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American Politics | Leadership Studies | Models and Methods | Other Psychology | Personality and Social Contexts


This article argues that conventional presidential election-outcome forecasting models based on situational and structural economic and political variables can be refined by acknowledging the pivotal role of personality in contemporary presidential campaigns and incorporating candidate personality variables as publicly perceived into predictive models.

Using the 2000 U.S. presidential election as a case study, it is contended that George W. Bush’s “dispositional advantage” effectively neutralized Al Gore’s “situational advantage” with respect to electability.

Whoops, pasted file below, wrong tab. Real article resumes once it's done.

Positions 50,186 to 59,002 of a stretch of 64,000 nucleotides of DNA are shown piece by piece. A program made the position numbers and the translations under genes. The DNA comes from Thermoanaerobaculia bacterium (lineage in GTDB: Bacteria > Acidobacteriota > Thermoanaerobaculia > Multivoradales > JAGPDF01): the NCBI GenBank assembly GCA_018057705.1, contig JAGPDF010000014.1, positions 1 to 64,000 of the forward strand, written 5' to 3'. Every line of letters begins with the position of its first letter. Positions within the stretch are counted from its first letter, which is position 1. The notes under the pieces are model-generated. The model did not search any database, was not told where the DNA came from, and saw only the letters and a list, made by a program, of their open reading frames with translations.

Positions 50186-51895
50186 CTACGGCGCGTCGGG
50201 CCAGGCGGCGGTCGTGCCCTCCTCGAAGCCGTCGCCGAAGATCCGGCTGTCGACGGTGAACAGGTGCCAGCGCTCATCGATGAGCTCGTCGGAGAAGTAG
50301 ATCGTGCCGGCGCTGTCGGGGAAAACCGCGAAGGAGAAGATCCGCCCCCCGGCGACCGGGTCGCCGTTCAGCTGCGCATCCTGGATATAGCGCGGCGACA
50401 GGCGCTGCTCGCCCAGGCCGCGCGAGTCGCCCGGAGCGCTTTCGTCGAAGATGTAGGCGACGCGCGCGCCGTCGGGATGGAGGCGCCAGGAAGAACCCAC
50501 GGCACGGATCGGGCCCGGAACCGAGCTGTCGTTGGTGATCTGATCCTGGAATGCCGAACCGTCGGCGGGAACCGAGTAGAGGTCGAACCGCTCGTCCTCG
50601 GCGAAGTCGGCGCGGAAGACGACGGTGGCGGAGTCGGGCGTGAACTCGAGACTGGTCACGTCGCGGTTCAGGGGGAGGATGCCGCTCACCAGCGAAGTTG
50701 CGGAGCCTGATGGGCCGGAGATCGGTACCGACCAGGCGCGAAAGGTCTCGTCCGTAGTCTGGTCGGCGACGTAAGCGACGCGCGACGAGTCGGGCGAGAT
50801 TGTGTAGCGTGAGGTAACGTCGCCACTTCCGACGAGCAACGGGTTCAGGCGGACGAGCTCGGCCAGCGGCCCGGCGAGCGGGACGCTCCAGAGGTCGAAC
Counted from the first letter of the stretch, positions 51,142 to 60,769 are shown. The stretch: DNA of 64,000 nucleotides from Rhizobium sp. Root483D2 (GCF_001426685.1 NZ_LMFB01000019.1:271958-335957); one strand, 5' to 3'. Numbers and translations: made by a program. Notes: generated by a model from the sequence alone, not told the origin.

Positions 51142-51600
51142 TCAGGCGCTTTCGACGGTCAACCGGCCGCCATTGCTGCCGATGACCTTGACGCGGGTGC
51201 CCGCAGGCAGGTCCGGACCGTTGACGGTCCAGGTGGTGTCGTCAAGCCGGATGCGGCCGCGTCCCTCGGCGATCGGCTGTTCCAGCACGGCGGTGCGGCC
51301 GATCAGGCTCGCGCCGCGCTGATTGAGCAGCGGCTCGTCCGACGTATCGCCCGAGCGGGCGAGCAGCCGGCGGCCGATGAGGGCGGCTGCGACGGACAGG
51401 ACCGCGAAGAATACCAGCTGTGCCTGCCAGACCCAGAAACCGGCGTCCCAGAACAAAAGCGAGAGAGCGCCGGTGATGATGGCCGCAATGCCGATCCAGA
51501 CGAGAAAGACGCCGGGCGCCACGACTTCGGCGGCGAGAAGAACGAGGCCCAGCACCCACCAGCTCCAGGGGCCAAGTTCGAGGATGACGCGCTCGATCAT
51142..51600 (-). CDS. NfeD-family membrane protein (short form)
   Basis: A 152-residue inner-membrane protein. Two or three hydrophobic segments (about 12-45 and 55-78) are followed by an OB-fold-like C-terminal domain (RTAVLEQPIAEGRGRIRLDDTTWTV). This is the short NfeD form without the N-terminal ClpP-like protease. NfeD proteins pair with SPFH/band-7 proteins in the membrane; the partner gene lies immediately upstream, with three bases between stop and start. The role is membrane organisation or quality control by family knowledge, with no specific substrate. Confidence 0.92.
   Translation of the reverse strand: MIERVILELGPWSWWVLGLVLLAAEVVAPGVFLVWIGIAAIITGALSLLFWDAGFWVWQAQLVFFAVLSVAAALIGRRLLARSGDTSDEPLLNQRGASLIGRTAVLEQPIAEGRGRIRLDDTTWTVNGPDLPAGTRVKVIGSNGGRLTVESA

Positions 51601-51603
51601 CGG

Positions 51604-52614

The research was conducted at the Unit for the Study of Personality in Politics (USPP), a collaborative faculty–student research program in the psychology of politics at St. John’s University and the College of St. Benedict in Collegeville and St. Joseph, Minnesota, directed by Aubrey Immelman, Ph.D., associate professor of psychology, who specializes in the psychological assessment of presidential candidates and world leaders.

More information on 2000 presidential nominees

George W. Bush »

Al Gore »

Related report

Predicting the outcome of the 2000 presidential election » Why Al Gore will not be elected president in 2000 (Clio’s Psyche, vol. 6, no. 2, Sept. 1999, pp. 73–75)